Over at TGC-Australia is a great article by my Ridley College colleague Andy Judd on Thinking Through Old Testament Violence.
Also recommended from me is a fairly new book by William Webb and Gordon Oeste on Bloody, Brutal, and Barbaric? Wrestling with Troubling War Texts from IVP. I found this very helpful. According to the blurb:
For me, reading the Old Testament through the lens of the cross reveals a God who is anti-violent, rather than non-violent. It is not in his nature to destroy, but to redeem. He is not bloodthirsty like the Canaanite gods, but nor will he sit by passively while evil takes over his world. God does not delight in the death of the wicked, but he is not above getting his hands dirty to win back his world. When he uses force it is as a last resort, a measured response to restrain wickedness. He destroys only ever with tears in his eyes, and with a view to future salvation. Christians do well to remember that most of us, as gentiles, belong on the Canaanite side of the story in Judges. We are living proof of the grand scope and glorious mercy of God’s rescue mission.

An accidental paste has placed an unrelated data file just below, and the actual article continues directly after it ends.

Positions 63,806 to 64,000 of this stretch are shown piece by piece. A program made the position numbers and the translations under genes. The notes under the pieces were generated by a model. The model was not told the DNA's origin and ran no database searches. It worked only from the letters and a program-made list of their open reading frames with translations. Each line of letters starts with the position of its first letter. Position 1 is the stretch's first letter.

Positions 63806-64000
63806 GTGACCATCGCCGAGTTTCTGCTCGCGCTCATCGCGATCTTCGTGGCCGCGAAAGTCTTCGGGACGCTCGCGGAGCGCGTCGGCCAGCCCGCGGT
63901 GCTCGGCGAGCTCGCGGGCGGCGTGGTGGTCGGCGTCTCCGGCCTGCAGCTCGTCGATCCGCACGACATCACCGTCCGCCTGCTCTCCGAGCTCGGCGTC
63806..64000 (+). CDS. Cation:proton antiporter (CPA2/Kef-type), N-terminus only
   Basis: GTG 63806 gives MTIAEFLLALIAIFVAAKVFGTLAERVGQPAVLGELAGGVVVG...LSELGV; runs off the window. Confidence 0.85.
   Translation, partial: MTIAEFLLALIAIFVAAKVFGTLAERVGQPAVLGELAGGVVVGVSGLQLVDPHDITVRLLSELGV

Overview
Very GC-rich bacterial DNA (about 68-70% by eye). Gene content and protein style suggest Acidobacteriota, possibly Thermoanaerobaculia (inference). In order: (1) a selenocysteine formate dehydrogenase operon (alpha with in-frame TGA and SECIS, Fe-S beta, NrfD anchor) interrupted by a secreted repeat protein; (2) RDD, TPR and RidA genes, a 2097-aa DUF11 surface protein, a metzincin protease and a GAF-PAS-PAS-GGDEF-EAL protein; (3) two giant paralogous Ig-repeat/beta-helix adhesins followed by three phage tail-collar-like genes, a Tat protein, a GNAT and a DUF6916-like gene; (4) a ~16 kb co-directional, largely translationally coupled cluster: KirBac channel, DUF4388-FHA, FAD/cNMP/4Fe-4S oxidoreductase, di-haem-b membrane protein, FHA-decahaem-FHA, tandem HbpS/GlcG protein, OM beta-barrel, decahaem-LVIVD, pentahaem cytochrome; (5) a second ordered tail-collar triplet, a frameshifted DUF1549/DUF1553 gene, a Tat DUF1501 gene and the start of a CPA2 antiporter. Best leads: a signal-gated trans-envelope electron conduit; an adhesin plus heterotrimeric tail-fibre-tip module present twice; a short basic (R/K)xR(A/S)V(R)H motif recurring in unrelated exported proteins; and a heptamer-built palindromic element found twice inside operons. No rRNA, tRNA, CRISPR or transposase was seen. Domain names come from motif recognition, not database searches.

How do we work through a book as horrifically violent as Judges? Just as in Michael Rosen’s classic children’s story, I would say: “we can’t go over it, we can’t go under it, oh no! we have to go through it!”. I would suggest that as Christians we cannot simply reject the witness of scripture in the Old Testament. Jesus treated the Old Testament as the authoritative word of God, and so must we (Matthew 5:17). It may be necessary to re-interpret the texts in context to understand exactly what is and isn’t being commanded. We affirm that God is right in judging the world. Ultimately we need to re-contextualise the violence in light of the cross of Christ.
They address the ethics of reading biblical war texts today. Theirs is a biblical-theological reading with an eye to hermeneutical, ethical, canonical, and ancient cultural contexts. Identifying a spectrum of views on war texts ranging from “no ethical problems” to “utterly repulsive,” the authors pursue a middle path using a hermeneutic of incremental, redemptive-movement ethics. Instead of trying to force traditional Christian answers to fit contemporary questions, they argue, we must properly connect the traditional answers with the biblical storyline questions that were on the minds of Scripture’s original readers. And there are indeed better answers to the ethical problems in the war texts. Woven throughout the Old Testament, a collection of antiwar and subversive war texts suggest that Yahweh’s involvement in Israel’s warfare required some degree of accommodation to people living in a fallen world. Yet, God’s redemptive influence even within the ugliness of ancient warfare shouts loudly about a future hope—a final battle fought with complete and untainted justice by Christ.